Waterloo Park Is Set To Reopen Aug. 14. Here's What It Will Look Like.
After a decade behind locked gates and construction fencing, Waterloo Park will reopen Aug. 14, according to the Waterloo Greenway Conservancy, the nonprofit that operates the public space just east of the state Capitol.
Those who remember the park in its previous incarnation as a funky, neglected-feeling 11 acres along Waller Creek will notice a lot of changes. Among them: a playground, an elevated “sky walk” that snakes through the grounds, a food truck area, and a garden featuring stone trails and native Hill Country plants.
The biggest difference will be the Moody Amphitheater, a 5,000-capacity performance space comprising about one-third of the park.
The amphitheater space includes a stage facing the park’s only large open lawn. It is situated near the northwest corner and will host private ticketed events, as well as public performances.
“For certain events we have approximately 2,900 chairs that we could bring out and seat on the lower lawn, and those will be numbered and often sold with tickets,” John Rigdon, the Waterloo Greenway Conservancy’s director of planning and design, said at a media tour of the grounds.
“We have other events where it may be all general admission or there may be no ticketing, where people can bring in their own chairs or blankets,” he said.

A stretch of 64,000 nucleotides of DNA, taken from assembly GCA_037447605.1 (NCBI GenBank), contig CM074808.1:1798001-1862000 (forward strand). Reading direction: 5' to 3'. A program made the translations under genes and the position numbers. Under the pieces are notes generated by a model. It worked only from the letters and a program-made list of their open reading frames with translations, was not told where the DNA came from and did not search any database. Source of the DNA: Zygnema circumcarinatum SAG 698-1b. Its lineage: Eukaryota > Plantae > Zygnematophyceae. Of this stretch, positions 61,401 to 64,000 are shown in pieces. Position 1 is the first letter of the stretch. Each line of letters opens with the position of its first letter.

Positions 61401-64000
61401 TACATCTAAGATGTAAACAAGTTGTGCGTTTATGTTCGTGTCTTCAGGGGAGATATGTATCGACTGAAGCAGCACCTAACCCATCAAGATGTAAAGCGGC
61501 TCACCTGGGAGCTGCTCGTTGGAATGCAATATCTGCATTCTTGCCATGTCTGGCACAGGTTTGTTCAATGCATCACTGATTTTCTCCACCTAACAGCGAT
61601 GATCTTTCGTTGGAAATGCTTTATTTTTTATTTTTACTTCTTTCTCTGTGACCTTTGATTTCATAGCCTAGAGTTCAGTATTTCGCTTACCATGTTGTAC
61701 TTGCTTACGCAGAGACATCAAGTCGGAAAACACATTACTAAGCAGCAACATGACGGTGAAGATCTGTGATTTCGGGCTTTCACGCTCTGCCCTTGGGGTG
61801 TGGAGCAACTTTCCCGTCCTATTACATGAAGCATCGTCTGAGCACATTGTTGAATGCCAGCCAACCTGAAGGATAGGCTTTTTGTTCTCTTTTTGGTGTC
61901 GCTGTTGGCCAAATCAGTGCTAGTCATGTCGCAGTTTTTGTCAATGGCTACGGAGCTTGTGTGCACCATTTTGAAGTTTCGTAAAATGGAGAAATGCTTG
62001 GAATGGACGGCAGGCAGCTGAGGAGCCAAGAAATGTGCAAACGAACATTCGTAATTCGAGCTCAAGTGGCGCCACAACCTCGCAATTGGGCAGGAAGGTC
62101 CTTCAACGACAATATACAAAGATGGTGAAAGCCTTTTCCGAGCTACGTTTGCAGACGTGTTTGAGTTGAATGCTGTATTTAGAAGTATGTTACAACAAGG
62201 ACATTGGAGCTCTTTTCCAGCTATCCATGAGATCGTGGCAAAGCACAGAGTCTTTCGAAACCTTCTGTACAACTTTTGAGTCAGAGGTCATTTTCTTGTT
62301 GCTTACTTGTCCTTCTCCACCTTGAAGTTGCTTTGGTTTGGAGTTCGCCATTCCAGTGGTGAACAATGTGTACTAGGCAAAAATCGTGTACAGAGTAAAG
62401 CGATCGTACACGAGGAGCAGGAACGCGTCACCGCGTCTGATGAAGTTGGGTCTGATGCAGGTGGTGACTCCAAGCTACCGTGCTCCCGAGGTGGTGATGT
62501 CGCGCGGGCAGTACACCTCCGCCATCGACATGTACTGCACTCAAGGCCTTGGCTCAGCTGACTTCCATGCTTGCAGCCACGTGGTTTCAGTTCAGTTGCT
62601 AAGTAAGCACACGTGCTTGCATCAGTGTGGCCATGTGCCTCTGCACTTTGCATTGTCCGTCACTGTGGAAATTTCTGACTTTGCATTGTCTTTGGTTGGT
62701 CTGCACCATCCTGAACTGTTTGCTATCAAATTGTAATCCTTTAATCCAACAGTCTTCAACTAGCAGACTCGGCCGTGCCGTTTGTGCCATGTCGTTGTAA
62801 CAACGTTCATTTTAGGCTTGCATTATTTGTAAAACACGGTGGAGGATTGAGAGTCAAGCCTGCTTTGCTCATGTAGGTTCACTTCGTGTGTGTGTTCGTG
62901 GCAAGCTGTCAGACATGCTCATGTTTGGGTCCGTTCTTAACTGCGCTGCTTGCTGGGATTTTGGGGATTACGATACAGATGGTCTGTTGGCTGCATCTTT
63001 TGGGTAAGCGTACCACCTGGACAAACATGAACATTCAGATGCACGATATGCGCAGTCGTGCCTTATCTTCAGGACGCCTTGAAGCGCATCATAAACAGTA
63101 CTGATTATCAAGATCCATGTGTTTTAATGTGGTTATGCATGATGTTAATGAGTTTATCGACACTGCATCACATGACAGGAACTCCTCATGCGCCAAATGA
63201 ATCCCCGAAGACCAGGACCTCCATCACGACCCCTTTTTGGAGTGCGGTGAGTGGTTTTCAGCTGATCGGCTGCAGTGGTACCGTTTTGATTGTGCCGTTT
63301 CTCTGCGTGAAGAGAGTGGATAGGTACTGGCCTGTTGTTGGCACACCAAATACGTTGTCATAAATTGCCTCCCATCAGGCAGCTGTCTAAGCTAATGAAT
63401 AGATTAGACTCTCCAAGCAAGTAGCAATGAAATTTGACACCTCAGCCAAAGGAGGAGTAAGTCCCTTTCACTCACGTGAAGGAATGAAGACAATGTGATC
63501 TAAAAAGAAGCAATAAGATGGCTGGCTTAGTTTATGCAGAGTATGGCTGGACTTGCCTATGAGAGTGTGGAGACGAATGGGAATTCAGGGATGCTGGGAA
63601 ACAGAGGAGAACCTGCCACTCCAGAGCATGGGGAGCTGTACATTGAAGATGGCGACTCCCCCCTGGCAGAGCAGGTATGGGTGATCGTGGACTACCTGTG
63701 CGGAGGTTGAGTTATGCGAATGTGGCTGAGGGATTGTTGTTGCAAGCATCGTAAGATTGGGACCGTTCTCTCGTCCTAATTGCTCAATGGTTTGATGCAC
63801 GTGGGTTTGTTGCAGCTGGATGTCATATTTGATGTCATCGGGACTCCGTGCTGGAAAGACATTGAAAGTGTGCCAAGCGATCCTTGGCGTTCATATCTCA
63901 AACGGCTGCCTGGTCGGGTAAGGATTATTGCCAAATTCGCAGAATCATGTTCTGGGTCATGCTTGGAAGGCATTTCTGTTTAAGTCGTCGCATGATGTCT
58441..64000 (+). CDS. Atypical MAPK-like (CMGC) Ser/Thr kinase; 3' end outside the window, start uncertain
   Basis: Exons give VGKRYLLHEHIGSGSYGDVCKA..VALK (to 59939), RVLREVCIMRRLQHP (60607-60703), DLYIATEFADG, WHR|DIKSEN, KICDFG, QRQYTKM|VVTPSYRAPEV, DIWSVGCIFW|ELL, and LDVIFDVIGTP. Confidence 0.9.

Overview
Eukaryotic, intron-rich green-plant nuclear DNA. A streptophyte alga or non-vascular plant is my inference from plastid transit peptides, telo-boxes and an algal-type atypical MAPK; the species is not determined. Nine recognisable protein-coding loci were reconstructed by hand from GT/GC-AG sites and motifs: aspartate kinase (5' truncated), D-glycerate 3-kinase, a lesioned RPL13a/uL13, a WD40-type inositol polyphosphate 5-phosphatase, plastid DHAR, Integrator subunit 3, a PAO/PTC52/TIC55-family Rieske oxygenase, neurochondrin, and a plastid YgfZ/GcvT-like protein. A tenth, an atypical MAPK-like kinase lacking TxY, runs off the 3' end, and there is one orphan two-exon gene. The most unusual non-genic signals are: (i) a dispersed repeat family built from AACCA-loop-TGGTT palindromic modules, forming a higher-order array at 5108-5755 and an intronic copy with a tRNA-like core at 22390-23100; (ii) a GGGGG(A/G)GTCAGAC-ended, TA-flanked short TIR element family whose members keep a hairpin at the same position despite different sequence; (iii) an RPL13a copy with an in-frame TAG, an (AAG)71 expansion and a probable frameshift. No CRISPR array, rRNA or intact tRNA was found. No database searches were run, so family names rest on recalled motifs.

The Waterloo Greenway Conservancy plans to host 35 ticketed events during its first year, in partnership with concert organizers Live Nation and C3 Presents. Other shows, done in collaboration with other organizers, may also require tickets. At each ticketed event, 100 tickets will be given away in a public lottery.
When the Moody Amphitheater is closed to the public, park managers say the rest of the park will remain open.
“There’s kind of a natural barrier around the lawn,” Rigdon said.
There will also be free public events, including a “community day” festival and ribbon-cutting on Aug. 14, a September concert series in the park’s smaller 200-seat “Lebermann Plaza,” and a Day of the Dead Festival in October.
Before the park closed in 2011, it was a popular space for concerts and events like the Fun Fun Fun fest, the Austin Hot Sauce festival and the storied “Spamarama.”
Lisa Storer, a project manager with Austin's Parks and Recreation Department, said she attended some of those earlier shows.
“There was always a lot of damage on the park itself, so having this purpose-built performance venue ... is gonna be a beautiful thing,” she said.
The park was initially closed to allow the city to build a flood-control intake building and tunnel underneath Waller Creek, to open up more downtown land for development.
At the time, the redesign of Waterloo Park and the Waller Creek Greenbelt (now called the Waterloo Greenway) was pitched as a public benefit arising from that $164 million flood-control project.
Over the years the park has missed several deadlines for reopening, but the confidence of city officials and park managers — and the rapidly filling concert schedule on the Waterloo Conservancy’s website — suggest this time will be different.
“We are so excited for this landmark iconic day,” Waterloo Greenway interim CEO Kathy Miller said.